April 19, 2011
Cardona-Rivera Wins DOE Computational Science Graduate Fellowship
Congratulations to NC State Computer Science PhD student Rogelio Cardona-Rivera for being selected to receive a prestigious Department of Energy Computational Science Graduate Fellowship (DOE CSGF). The DOE CSGF program provides benefits and opportunities to outstanding students pursuing doctoral degrees in fields of study that use high performance computing to solve complex science and engineering problems.
The program fosters a community of bright, energetic and committed Ph.D. students, alumni, DOE laboratory staff and other scientists who share a common desire to impact the nation while advancing their science. Fellowship students represent diverse scientific and engineering disciplines but the common thread is their use of mathematical and computing techniques for their research.
DOE CSGF program benefits include: a $36,000 yearly stipend, payment of all tuition and fees, yearly conferences, $5,000 academic allowance in the first fellowship year, $1,000 academic allowance each renewed year, and a 12-week research practicum. The Fellowship is renewable for up to four years.
Dr. R. Michael Young, director of the NC State Digital Games Research Center and Cardona-Rivera’s advisor, says, “The DOE CSGF is one of the most competitive and significant fellowships available to graduate students in computer science. The fellowship covers educational costs for four years of Rogelio’s study towards his doctorate, stipends to cover living expenses and computing equipment and the opportunity to engage with DOE computational scientists in leading national laboratories. I’m very excited about Rogelio’s award and the springboard it provides for his research.”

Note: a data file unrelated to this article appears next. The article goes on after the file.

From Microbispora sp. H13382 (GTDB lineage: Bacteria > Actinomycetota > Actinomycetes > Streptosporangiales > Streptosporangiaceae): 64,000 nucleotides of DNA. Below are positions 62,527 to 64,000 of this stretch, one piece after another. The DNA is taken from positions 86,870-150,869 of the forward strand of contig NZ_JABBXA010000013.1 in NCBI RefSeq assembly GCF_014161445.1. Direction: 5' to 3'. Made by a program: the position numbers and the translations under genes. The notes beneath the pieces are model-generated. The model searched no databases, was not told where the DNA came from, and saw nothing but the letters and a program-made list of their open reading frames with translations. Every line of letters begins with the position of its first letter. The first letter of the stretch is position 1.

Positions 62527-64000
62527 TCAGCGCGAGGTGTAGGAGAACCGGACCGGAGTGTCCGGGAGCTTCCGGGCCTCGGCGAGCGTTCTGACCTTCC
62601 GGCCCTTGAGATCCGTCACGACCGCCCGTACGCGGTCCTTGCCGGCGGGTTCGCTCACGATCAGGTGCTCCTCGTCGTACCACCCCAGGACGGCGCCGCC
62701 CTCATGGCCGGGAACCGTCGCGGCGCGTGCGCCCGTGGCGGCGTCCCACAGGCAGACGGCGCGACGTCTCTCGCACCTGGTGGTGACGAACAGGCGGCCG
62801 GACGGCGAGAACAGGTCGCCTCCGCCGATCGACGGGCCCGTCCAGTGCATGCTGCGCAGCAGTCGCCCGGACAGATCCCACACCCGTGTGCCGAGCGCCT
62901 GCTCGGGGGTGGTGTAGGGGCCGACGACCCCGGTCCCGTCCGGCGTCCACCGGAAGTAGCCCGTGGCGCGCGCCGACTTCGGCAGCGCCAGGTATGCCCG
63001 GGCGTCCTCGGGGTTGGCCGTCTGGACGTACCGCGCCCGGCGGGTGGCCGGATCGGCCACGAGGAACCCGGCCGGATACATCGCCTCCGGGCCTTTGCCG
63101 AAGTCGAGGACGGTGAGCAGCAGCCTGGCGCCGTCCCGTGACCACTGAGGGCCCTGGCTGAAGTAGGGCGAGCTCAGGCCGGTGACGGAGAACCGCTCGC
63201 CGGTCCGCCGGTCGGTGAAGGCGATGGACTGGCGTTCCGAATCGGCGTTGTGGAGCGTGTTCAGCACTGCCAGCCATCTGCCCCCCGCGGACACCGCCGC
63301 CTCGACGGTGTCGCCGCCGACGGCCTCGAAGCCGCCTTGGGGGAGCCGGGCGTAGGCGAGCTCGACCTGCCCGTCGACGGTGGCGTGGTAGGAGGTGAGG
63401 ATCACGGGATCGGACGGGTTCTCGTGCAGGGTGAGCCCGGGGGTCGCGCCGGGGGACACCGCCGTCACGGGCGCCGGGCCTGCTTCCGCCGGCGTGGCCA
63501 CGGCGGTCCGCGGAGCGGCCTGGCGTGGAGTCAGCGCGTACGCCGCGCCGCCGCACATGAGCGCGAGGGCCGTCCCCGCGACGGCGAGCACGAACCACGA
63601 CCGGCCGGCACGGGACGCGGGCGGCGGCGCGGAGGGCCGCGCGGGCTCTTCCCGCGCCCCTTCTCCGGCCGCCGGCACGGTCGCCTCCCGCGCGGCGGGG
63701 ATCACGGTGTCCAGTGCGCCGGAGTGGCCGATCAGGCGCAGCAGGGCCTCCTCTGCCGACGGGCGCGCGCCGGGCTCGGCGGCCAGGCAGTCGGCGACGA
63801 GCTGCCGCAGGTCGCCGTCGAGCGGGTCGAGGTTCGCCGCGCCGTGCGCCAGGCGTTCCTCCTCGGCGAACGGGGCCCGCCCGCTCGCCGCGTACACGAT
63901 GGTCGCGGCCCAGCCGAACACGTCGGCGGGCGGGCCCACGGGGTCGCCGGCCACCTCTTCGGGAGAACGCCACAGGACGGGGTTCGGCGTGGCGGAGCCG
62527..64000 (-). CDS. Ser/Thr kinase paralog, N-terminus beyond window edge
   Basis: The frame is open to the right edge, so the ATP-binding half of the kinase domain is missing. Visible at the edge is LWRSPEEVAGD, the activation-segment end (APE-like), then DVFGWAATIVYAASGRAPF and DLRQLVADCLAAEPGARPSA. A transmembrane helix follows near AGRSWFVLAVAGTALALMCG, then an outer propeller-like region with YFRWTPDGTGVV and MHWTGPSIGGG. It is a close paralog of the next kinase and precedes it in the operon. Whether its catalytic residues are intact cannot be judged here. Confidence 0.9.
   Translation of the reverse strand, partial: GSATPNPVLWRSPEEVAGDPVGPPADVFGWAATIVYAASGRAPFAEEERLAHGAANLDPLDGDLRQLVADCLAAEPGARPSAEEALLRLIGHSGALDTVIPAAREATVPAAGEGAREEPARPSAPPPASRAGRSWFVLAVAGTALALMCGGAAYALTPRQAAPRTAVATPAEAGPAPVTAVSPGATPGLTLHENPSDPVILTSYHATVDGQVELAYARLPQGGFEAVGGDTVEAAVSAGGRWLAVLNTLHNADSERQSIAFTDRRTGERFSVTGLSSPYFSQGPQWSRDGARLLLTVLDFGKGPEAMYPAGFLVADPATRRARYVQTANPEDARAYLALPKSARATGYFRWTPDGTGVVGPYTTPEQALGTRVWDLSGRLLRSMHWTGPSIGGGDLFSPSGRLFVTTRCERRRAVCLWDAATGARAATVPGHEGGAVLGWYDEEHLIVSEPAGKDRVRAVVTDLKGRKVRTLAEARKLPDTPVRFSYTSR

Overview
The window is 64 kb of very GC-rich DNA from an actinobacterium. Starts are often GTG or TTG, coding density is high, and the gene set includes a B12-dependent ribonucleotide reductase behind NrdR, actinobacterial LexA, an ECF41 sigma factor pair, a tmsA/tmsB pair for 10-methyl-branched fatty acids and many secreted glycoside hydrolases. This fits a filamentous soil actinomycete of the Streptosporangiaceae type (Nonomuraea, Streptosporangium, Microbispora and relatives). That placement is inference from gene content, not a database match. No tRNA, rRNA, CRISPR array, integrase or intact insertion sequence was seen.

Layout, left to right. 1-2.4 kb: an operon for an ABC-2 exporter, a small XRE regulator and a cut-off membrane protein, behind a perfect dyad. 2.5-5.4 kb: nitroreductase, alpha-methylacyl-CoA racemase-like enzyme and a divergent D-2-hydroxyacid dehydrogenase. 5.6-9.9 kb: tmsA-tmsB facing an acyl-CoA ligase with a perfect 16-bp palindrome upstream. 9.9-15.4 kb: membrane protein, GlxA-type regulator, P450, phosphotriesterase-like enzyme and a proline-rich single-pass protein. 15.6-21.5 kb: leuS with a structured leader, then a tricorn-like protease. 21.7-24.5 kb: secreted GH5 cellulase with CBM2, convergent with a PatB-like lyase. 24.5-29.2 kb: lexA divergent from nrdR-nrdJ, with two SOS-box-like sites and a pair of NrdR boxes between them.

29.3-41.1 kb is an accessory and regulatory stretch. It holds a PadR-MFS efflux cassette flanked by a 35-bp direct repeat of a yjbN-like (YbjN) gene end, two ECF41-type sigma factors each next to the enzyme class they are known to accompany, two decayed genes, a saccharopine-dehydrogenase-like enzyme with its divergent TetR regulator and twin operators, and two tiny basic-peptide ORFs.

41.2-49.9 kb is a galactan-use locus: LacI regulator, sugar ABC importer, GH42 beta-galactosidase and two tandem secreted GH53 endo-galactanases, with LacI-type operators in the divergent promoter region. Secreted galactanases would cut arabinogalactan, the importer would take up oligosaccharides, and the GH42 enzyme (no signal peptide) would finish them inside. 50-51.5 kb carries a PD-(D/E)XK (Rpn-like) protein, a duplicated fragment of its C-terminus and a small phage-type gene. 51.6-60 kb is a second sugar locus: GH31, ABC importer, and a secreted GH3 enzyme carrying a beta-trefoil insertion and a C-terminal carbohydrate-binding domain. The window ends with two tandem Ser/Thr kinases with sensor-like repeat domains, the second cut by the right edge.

Cardona-Rivera’s research deals with “computer models of interactive narratives”, the body of cognitive and computer science research dedicated primarily to understanding and computationally modeling the human cognitive processes of interactive play in video games. Specifically, the proposed research agenda deals with (what Dr. Young and Cardona-Rivera coined as) “narrative affordances”, which are opportunities for action presented by an interactive video game to the game player.
Says Cardona-Rivera, “With a better grasp on what players perceive as opportunities for action in an interactive environment, we can better evoke in game players a desire for participation. With a greater desire for participation, we can create better games that can be used for a wide range of contexts, including education as well as defense and government training."
For more information on Cardona-Rivera, click here.
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